Squirreled away in my personal “discretionary” checking account is a few hundred dollars. That money was earmarked for fishing gear—maybe some new line, a reel, I dunno. It’s not like I need anything, but who among us really needs as much as wants some new piece of fishy-ness? The shiny new reels and shrink-wrapped corks on $1000 rods at your local fly shop attests to our interest in the new and sexy, and not the practical.
That money is no longer going toward fishing gear. It is going toward what I both want and need: a goddamn place to fish.
If you are reading this blog you likely have at least some progressive-leaning proclivities, i.e. you have an invested interest in conservation/environmental issues that affect your ability (nay, right) to go fishing. That I why I implore you to consider eschewing that next big gear purchase and invest back into the resource, instead.
We’ve already witnessed the erosion of conservation protections here in Wisconsin. The Department of Natural Resources has been systematically gutted, limiting its ability to conduct sound science to inform policy—even to enforce policy, as we have seen with high-capacity wells. This year we saw a pair of groundwater bills surface (no pun intended) in the legislature that, had they passed, would have shifted the balance of control of our water supply away from public interests and into private hands. We avoided the Fish Farm Bill that would have had disastrous implications for trout streams. Just next door we’ve watched as the Back Forty Mine continues to move forward, threatening the world-class smallmouth fishery on the Menominee River.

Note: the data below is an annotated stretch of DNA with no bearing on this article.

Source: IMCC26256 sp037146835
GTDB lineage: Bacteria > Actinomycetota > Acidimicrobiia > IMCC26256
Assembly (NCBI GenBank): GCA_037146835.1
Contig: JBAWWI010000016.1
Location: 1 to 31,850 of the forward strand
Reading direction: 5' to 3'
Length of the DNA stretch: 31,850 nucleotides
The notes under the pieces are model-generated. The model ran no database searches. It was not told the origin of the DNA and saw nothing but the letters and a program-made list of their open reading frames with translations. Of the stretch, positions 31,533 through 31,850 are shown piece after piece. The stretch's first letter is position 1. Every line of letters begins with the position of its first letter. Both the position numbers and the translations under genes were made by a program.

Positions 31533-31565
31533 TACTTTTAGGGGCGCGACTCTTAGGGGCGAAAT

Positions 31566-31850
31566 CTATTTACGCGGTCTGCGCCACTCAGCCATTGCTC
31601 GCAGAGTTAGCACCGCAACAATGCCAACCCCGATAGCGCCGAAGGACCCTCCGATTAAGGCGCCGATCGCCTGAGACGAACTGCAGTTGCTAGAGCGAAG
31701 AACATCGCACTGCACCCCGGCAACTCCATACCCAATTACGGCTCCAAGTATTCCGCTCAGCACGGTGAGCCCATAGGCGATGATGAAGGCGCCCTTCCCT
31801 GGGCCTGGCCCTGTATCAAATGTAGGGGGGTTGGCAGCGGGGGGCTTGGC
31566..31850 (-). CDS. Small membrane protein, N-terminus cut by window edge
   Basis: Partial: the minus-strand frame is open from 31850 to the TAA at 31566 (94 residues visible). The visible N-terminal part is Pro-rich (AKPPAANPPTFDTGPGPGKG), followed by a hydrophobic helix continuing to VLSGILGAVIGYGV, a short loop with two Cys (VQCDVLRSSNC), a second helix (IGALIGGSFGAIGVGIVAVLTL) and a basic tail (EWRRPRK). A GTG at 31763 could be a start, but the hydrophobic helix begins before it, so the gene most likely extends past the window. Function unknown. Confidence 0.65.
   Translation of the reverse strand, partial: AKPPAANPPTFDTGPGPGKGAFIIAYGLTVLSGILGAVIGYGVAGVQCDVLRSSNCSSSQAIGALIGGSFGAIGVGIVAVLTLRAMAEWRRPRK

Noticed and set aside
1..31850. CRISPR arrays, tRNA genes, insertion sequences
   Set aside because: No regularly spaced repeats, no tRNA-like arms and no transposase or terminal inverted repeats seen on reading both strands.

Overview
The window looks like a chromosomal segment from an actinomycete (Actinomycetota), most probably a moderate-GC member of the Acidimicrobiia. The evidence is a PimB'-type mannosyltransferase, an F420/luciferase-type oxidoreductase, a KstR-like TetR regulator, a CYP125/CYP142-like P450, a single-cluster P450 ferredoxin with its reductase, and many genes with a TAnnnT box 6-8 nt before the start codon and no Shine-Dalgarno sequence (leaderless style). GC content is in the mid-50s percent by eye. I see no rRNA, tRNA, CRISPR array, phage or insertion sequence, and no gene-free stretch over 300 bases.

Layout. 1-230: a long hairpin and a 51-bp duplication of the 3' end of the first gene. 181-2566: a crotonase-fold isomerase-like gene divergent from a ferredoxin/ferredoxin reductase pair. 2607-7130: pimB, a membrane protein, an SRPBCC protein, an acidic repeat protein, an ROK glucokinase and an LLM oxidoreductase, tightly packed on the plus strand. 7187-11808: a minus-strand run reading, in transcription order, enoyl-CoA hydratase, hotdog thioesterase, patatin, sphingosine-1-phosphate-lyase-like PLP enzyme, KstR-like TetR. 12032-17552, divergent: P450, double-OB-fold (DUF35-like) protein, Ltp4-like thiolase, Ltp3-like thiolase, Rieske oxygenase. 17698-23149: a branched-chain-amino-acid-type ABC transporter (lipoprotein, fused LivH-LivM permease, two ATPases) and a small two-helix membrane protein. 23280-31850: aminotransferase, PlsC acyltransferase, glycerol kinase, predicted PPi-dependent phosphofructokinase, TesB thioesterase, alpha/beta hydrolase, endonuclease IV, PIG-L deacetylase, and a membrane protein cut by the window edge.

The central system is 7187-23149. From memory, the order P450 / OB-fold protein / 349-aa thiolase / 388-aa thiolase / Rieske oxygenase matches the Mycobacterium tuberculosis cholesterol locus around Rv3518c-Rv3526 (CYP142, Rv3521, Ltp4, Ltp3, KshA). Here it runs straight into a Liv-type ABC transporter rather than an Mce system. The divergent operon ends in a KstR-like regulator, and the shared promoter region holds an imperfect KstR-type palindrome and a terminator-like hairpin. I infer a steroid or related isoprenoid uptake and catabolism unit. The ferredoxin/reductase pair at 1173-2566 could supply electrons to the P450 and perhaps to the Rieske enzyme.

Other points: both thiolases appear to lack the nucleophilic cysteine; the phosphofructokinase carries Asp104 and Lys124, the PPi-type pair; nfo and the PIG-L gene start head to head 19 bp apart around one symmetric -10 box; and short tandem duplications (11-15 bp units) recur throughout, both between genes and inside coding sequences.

A win for President-elect Donald Trump means additional conservation challenges are on the horizon. Trump is on record saying that he wants to dismantle or eliminate the Environmental Protection Agency. Trump is on record saying he doesn’t believe climate change is a problem, if it exists at all. The morning after Trump’s election night victory, Speaker of the House Paul Ryan was estactic about the possibilities of a Republican-controlled White House and legislature, and he vaguely referenced helping farmers deal with EPA and water regulations.
What our trout streams and bass rivers and musky lakes don’t need right now is you buying a brand new Sage X or Hydros SL reel or Rio Outbound line. What they are going to need is the support of the people who care about the future of fishing and wildlife and wild lands in America. If you are thinking of buying a fancy new piece of gear soon—this holiday season, next Spring, next year—consider putting it to even better use by sending it to an organization fighting for our right to access and enjoy healthy fisheries. Trout Unlimited, Muskies Inc., Smallmouth Alliance, Badger Fly Fishers, River Alliance of Wisconsin, the Nature Conservancy, the Sierra Club, the Prairie Enthusiasts, Wisconsin Ornithological Society, the Aldo Leopold Foundation, the Natural Resources Defense Council. The list goes on.
These groups are going to need our support to keep the conservation legacy we’ve built over the past half century moving forward, even when it appears that political policy is moving in the opposite direction. Donate, become a member, volunteer—volunteer, volunteer, VOLUNTEER—so we can keep fishing.
The fish doesn’t care what rod and reel you use, how much it costs. What we stand to lose is worth so much more. Consider it the next time you get the gear bug.